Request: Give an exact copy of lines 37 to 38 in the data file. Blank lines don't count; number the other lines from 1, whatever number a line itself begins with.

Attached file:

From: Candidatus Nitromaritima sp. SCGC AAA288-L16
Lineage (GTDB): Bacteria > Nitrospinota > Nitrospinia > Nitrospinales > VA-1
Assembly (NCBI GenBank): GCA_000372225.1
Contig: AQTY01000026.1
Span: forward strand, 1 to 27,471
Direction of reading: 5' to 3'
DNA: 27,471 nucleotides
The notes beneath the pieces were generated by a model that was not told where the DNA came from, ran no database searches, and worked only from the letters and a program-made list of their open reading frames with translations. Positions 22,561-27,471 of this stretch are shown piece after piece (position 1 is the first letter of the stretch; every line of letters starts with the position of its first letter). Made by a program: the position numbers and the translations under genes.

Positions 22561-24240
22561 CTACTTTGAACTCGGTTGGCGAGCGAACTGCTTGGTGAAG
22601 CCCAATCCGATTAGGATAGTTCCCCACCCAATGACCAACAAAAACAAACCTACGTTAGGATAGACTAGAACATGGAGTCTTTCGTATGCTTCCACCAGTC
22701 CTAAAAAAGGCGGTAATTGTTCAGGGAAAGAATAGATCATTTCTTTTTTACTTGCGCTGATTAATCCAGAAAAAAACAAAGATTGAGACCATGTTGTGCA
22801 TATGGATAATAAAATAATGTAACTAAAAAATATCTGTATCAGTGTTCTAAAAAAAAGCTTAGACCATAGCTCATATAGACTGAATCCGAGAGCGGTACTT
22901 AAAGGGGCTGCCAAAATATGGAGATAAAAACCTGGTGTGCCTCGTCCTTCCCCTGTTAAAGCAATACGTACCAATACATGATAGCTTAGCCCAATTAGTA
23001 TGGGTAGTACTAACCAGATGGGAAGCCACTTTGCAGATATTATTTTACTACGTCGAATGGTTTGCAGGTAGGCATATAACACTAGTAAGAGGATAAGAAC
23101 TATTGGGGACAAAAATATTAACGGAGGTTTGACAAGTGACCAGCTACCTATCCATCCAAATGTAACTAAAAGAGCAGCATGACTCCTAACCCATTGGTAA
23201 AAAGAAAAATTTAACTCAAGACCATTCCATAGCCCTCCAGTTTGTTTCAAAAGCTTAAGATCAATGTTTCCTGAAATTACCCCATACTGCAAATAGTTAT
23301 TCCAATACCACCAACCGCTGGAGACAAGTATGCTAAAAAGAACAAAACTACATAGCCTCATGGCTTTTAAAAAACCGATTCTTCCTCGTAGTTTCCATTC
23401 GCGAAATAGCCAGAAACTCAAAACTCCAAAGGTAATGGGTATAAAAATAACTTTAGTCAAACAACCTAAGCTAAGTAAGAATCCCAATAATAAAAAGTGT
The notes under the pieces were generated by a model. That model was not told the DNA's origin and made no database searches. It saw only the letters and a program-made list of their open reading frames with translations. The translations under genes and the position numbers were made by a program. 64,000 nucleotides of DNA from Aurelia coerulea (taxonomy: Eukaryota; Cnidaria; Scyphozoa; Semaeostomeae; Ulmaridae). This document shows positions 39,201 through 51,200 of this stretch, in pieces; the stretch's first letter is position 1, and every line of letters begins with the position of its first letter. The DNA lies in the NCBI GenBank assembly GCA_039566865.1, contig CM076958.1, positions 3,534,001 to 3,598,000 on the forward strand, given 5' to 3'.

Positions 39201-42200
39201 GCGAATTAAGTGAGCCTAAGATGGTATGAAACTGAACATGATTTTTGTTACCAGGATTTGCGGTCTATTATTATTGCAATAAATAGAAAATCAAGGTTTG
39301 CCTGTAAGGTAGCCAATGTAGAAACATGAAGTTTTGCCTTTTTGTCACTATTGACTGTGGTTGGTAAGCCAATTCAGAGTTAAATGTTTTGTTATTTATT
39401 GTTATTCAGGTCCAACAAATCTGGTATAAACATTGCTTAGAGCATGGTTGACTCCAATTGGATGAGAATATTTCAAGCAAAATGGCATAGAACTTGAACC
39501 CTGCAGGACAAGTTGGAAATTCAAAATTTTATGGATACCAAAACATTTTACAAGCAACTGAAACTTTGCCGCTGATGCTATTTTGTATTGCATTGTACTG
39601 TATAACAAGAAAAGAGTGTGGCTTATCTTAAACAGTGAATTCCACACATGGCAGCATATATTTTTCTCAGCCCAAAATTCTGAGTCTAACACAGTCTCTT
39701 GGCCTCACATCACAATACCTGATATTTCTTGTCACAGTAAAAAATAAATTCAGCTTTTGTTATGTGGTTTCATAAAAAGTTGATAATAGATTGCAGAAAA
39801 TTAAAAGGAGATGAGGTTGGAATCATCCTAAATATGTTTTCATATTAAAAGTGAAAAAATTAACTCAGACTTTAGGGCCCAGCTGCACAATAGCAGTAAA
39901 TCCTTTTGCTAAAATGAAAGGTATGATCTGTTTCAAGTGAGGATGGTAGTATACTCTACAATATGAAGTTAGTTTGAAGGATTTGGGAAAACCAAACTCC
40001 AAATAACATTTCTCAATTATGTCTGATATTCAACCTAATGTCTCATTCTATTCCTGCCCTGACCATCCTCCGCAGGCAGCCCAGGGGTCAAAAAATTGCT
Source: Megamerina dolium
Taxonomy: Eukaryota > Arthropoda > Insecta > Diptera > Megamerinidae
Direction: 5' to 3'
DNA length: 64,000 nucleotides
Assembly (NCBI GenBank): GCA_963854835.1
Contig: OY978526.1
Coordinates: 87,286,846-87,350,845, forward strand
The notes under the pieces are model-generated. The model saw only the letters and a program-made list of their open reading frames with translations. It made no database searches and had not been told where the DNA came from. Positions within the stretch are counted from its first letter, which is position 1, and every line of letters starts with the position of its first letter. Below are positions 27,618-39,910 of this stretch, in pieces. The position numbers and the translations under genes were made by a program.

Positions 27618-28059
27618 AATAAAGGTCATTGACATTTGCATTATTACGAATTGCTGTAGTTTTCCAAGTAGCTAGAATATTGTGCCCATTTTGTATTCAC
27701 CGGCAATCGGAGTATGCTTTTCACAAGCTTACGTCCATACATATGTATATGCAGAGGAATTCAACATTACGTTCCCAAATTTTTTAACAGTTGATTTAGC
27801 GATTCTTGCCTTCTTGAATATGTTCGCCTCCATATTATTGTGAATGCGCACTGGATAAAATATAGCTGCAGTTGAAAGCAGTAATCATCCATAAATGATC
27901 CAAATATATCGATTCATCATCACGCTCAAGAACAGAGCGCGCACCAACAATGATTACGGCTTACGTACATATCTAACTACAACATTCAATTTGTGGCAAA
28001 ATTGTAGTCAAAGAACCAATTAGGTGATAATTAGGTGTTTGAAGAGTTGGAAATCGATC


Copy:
Coordinates: 87,286,846-87,350,845, forward strand
The notes under the pieces are model-generated. The model saw only the letters and a program-made list of their open reading frames with translations. It made no database searches and had not been told where the DNA came from. Positions within the stretch are counted from its first letter, which is position 1, and every line of letters starts with the position of its first letter. Below are positions 27,618-39,910 of this stretch, in pieces. The position numbers and the translations under genes were made by a program.